# Basic Circuit Problem: Find Req, v1, v2, i4

• Engineering
• EngnrMatt
In summary, the equivalent resistance of the circuit at the dashed line is 139.612 ohms. The voltage at v1 is 35.58 V, the voltage at v2 is 29.867 V, and the current through i4 is 0.103 A. The steps taken to find the equivalent resistance are combining R3 and R4, then combining that with R2, then adding R1, then combining it with the parallel resistor, and finally adding the last resistor in parallel. However, there may be an alternative interpretation of the question that is not clear.

## Homework Statement

In the circuit below, VS = 65 V, R1 = 64 Ω, R2 = 190 Ω, R3 = 90 Ω, R4 = 290 Ω.
Find:

(a) The equivalent resistance (Req) at the dashed line
(b) v1
(c) v2
(d) i4

## The Attempt at a Solution

I found the equivalent resistance of the circuit (139.612 $\Omega$) by collapsing the circuit step-by-step, but that didn't seem to work. Apparently this line is referring to something else, and I'm not sure what to do.

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Can you show the steps you took to find the equivalent resistance? I'm not seeing the same result.

First I combine R3 and R4 (290+90) which gives 380. Then I combine that with its parallel R2 (190) which gives 1/[(1/380)+(1/190)] = 126.66, then I add that to R1 (64) which gives 190.66, then combine it with its parallel (50), giving 39.612, which I then add to the last resistor, 100, to get 139.612 ohms. If I am making a mistake, I'd like to know where.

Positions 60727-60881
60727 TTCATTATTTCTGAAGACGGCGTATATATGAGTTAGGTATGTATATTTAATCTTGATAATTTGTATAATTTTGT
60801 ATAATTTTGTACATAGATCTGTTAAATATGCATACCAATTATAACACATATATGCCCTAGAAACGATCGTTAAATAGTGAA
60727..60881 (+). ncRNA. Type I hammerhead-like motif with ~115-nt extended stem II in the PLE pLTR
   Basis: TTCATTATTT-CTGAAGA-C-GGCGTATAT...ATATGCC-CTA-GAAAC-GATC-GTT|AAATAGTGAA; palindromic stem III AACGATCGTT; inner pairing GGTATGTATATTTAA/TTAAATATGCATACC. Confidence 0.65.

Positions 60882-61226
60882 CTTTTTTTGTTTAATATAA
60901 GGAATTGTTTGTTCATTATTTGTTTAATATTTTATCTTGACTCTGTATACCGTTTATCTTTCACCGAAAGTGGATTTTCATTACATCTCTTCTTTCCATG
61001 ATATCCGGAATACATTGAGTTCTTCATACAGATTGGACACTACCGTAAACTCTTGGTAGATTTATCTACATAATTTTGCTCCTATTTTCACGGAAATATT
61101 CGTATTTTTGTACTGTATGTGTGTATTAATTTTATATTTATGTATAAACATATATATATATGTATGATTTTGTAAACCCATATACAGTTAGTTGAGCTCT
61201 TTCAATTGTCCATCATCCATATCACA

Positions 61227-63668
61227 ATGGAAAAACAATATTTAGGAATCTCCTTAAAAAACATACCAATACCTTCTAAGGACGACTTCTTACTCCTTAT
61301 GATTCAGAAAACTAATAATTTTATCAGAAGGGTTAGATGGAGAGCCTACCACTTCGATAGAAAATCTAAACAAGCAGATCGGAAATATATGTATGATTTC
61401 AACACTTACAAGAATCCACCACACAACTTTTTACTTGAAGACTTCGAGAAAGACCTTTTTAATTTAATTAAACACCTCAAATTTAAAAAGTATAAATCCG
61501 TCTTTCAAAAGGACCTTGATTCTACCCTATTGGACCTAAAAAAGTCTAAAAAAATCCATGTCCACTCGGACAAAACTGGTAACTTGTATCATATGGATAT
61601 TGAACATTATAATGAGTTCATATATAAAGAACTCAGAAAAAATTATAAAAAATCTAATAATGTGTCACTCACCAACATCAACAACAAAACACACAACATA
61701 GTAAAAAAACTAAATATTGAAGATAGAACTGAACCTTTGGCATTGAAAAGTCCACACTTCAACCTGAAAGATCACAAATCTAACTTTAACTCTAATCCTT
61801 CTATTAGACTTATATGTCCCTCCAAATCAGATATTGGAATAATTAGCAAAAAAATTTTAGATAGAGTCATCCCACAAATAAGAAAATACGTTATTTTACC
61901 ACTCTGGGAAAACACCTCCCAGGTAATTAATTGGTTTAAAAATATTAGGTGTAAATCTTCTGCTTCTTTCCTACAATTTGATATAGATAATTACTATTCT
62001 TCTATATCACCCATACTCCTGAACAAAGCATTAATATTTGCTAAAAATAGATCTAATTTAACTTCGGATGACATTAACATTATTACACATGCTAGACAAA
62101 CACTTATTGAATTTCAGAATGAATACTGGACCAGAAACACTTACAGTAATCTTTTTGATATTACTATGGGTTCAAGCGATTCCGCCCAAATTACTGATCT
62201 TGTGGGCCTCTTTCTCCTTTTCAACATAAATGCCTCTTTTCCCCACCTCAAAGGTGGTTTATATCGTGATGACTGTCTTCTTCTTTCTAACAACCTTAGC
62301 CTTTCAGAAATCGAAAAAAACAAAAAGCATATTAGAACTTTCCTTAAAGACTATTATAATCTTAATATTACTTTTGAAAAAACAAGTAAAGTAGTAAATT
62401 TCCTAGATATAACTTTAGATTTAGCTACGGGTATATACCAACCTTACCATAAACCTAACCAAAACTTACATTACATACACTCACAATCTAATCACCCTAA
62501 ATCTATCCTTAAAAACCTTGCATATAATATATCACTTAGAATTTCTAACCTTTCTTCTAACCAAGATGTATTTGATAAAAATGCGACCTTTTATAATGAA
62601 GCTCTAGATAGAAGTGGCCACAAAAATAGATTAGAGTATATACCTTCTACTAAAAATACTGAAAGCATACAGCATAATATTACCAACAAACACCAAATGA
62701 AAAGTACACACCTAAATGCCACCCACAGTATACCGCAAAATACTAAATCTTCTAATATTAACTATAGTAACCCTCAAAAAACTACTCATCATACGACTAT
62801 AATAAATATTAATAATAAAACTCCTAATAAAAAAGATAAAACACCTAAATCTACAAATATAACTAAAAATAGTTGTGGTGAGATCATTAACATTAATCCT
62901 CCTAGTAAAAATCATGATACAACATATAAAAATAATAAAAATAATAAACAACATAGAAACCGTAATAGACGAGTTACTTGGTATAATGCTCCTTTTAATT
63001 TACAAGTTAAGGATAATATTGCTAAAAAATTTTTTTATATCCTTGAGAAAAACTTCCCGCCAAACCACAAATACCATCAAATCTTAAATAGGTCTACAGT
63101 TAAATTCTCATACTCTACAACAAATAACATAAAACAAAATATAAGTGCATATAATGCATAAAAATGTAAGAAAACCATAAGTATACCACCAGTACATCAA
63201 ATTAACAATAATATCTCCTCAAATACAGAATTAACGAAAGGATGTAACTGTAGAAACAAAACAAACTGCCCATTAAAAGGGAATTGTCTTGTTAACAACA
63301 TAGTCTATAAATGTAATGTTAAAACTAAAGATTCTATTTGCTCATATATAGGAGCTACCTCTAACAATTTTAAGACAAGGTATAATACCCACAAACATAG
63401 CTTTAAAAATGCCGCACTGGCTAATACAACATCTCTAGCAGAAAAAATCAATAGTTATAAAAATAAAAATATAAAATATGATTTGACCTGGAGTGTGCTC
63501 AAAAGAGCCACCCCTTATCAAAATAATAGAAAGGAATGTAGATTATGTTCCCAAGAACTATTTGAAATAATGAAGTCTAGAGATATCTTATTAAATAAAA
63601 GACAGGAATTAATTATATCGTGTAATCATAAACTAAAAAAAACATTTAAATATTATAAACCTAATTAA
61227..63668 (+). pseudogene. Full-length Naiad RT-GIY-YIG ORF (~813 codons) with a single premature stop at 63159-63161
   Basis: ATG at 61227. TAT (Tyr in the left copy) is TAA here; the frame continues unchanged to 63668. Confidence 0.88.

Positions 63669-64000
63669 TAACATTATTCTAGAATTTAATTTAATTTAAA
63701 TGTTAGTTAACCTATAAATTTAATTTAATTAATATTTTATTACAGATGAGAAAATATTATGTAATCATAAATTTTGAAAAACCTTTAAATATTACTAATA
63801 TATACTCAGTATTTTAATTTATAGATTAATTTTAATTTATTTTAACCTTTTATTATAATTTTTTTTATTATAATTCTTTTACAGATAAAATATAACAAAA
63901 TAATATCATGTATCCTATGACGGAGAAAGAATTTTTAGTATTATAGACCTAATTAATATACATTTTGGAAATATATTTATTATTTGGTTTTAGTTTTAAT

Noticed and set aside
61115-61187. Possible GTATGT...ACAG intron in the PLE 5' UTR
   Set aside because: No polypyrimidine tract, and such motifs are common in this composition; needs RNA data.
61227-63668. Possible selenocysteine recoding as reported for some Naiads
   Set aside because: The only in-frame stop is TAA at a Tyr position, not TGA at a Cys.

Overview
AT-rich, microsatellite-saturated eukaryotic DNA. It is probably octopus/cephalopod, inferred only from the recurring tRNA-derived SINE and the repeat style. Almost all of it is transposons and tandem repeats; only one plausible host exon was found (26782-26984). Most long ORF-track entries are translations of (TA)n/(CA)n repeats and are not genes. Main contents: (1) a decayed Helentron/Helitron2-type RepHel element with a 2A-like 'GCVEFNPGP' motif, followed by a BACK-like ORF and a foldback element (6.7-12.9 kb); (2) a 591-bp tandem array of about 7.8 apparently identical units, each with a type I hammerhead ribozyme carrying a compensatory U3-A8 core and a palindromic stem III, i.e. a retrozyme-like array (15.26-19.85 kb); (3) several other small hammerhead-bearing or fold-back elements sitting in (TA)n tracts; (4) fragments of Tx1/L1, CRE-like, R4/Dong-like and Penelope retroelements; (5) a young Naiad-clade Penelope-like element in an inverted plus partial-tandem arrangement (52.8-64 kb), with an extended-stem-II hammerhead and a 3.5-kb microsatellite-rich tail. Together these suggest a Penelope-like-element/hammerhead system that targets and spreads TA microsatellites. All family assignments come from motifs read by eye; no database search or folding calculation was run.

EngnrMatt said:
First I combine R3 and R4 (290+90) which gives 380. Then I combine that with its parallel R2 (190) which gives 1/[(1/380)+(1/190)] = 126.66, then I add that to R1 (64) which gives 190.66, then combine it with its parallel (50), giving 39.612, which I then add to the last resistor, 100, to get 139.612 ohms. If I am making a mistake, I'd like to know where.

Ah. That last resistor, 100 Ω, is also in parallel, not in series; You're want to look at the circuit from the point of view of where the dotted line is, not from where VS is connected.

Okay, well I'm not sure how to handle it at that point then. I did everything the same as before, only with 100 in parallel, but that didn't seem to work, so I'm all out of ideas.

EngnrMatt said:
Okay, well I'm not sure how to handle it at that point then. I did everything the same as before, only with 100 in parallel, but that didn't seem to work, so I'm all out of ideas.
What value did you get?

28.373 ohms

EngnrMatt said:
28.373 ohms

That's what I'm seeing, too. So...

It's just possible that they want the equivalent resistance for the network to the left of the dotted line only. This would be a common step that one might do if one wanted to replace that piece of the circuit with a Thevenin equivalent for the source and network (you may or may not have learned about Thevenin equivalents yet).

Definitely not, considering this is the homework for just day 3 of circuits 1.

EngnrMatt said:
Definitely not, considering this is the homework for just day 3 of circuits 1.

Well, I don't know what else to suggest. That's the only likely alternative interpretation of the question that springs to mind.

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